Thomas Sturge Moore was an English writer whose poetry output was considerable but he also wrote a number of plays, the first of which was staged in 1901 and was described as “powerful with a beautiful constrained passion” by the famous Irish writer W B Yeats. Moore was also an accomplished artist and wood-engraver and his artistic designs can be found on the covers of many of Yeats’s books as well as those of other poets.
He was born on the 4th March 1870 in the south coastal town of Hastings, Sussex. His parents sent him to Dulwich College, an independent boys’ public school in South London, and it was clear from an early age that he had artistic and literary talents. From Dulwich he moved on to the Croydon School of Art and finally, back to London, at the Lambeth School of Art. He devoted much of his time to writing though and forged a long-term friendship with Yeats. The Irishman described Moore as
His style of writing was very much of a serious nature. According to the poet and critic Yvor Winters, Moore often adopted a ‘severely classical tone’. Subjects touched on included art and morality and he was certainly a prolific writer judging by the amount of work that has survived. In 1893 he had a pamphlet called Two Poems published privately and it was not until six years later that his first collection of poems was published under the title The Vinedresser.
Here is an example of Moore’s moralistic tone in poetry. The first four verses follow of a poem called Idleness where the author rebukes himself for idling his time away and compares his sloth to that of the hard working shepherd:
He joined the Poetry Recital Society, a new group formed in 1909 by Lady Margaret Sackville, which attracted writers and lovers of poetry alike. The name of the organisation was changed to the Poetry Society after three years and it still exists today.
Moore was also deeply interested in the theatre and his writing of plays was influenced by both the Japanese Noh style and the productions of W B Yeats. He had many friends in the literary world and together with the likes of Laurence Binyon, Sybil Pye and Yeats, among others, they formed the Literary Theatre Club in 1901. Moore found the time to compose at least thirty one plays.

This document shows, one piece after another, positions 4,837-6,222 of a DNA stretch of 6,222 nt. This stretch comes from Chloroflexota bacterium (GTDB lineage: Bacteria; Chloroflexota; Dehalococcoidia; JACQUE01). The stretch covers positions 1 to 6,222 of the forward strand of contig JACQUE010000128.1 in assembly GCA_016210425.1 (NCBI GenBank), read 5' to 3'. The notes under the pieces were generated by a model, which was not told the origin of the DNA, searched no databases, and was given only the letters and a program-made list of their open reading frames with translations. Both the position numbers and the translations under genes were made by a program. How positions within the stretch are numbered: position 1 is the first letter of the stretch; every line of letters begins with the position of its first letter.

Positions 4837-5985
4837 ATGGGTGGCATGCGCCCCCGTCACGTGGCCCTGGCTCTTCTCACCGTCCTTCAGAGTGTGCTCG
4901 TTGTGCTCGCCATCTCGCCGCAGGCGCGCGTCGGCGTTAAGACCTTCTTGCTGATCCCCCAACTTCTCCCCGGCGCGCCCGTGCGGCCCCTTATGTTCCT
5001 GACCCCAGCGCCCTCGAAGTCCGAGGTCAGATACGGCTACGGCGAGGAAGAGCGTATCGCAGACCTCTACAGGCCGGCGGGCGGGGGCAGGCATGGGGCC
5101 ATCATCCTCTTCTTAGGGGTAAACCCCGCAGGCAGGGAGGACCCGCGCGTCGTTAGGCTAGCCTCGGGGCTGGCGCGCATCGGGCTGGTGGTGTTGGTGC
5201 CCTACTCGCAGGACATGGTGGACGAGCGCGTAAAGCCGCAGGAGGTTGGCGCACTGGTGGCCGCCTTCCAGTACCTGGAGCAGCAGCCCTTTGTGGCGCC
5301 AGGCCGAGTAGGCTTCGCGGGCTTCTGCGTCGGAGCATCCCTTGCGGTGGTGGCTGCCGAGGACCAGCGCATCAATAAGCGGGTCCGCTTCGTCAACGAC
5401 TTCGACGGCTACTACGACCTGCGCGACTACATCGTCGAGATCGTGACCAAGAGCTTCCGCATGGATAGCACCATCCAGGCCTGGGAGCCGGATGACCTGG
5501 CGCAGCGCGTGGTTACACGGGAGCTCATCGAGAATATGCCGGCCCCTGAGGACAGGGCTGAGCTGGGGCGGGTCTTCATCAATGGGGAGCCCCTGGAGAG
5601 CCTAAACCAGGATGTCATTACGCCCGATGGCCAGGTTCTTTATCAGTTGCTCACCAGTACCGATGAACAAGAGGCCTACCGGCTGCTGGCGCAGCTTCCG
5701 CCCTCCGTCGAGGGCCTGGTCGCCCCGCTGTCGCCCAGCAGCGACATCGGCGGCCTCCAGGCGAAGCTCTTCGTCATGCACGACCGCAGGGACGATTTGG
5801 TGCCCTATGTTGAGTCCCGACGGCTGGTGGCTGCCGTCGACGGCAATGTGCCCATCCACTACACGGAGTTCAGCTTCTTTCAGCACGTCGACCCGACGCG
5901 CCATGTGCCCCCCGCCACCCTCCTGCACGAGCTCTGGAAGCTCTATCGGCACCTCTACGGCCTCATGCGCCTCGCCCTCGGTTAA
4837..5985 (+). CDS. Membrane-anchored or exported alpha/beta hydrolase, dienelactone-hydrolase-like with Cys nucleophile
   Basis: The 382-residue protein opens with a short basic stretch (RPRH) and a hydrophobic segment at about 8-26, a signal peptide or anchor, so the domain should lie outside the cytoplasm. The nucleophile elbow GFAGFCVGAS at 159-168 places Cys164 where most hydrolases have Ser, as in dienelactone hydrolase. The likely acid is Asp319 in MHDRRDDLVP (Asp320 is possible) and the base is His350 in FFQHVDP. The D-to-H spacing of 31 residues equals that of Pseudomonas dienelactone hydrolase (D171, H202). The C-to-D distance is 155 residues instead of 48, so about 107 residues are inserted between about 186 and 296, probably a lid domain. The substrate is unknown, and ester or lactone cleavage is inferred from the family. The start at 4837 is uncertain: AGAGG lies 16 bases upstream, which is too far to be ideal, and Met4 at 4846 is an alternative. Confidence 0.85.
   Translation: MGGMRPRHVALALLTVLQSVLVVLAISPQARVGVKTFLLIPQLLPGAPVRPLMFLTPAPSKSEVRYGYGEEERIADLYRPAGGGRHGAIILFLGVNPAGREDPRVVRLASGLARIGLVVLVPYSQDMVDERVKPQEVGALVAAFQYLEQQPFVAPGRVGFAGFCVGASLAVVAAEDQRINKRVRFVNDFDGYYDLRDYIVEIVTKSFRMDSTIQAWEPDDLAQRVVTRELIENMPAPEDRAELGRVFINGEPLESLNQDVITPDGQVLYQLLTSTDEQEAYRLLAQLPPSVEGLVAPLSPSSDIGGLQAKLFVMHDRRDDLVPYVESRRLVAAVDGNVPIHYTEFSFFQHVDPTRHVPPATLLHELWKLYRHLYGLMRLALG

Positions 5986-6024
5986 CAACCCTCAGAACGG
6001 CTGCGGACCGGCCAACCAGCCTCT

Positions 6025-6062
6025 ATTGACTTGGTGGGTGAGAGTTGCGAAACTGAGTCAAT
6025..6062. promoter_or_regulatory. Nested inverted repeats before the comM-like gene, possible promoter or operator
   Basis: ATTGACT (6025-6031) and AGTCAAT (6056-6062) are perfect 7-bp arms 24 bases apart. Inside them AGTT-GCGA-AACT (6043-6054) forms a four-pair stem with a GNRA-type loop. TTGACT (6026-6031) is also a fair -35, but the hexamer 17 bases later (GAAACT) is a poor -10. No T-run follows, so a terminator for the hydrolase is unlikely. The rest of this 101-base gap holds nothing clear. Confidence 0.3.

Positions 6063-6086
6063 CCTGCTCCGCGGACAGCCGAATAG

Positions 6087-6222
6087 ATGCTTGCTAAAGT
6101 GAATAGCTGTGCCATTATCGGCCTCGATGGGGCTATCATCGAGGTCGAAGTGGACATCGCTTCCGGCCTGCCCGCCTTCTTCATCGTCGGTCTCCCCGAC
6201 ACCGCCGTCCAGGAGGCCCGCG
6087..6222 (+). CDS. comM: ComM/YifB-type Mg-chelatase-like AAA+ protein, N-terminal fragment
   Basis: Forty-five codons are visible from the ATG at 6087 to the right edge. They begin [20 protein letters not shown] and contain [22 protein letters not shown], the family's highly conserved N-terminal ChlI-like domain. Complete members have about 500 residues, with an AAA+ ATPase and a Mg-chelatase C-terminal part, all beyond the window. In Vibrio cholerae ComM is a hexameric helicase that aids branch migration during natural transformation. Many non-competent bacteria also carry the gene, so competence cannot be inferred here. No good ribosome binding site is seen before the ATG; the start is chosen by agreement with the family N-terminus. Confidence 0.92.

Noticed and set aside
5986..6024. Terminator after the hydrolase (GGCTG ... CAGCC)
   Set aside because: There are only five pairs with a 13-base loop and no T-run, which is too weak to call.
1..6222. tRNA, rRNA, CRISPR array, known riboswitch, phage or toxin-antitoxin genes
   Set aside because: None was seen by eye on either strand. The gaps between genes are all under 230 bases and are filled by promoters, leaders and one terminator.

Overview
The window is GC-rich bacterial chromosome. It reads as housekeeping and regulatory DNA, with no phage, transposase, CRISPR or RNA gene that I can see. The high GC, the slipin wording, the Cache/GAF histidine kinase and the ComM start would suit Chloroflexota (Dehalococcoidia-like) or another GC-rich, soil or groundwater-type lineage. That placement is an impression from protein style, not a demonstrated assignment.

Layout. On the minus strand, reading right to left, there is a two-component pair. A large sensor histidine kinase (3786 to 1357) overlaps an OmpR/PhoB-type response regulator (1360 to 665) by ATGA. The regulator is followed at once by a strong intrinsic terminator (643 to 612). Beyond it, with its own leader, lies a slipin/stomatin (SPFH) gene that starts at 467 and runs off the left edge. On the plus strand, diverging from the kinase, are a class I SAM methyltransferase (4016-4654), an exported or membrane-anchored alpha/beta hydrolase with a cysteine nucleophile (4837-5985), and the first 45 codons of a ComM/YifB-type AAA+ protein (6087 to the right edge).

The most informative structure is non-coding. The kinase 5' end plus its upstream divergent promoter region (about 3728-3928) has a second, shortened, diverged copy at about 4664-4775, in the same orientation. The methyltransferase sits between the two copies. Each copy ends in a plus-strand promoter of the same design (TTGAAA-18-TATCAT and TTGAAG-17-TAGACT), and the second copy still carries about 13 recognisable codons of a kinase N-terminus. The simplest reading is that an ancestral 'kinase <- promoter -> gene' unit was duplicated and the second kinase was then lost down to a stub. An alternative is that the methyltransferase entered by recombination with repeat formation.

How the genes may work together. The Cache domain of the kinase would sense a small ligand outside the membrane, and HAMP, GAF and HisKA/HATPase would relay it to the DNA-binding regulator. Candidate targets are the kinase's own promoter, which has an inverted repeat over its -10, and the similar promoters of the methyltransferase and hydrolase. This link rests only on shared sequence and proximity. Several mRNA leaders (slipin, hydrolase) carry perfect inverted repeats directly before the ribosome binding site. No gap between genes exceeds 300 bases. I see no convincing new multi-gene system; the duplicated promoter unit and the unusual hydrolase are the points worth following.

From an early age he had decided to use his middle name so as not to be confused by another poet called Thomas Moore. Sturge was his mother’s maiden name. He married a Swiss lady called Marie Appia in 1903 and they had two children together. His brother George Edward Moore was a philosopher belonging to the famous “Bloomsbury Set” of writers, artists and philosophers which was active during the first half of the 20th century.
Although Moore was a popular and prolific poet during his lifetime he had very little formal recognition of his efforts although, in 1930, he was considered for the post of Poet Laureate along with six others. He was already in receipt of a civil list pension which commenced in 1920 so at least, in some respects, he had some royal recognition of his literary efforts.
In later life his health deteriorated badly and he had several heart attacks between 1942 and 1943. In 1944 he had to have a prostate operation and, as a result, he developed a kidney infection while recovering at a convalescent home near Windsor in Berkshire. This infection proved too much for his already frail constitution.
Thomas Sturge Moore died on the 18th July 1944 at the age of 74.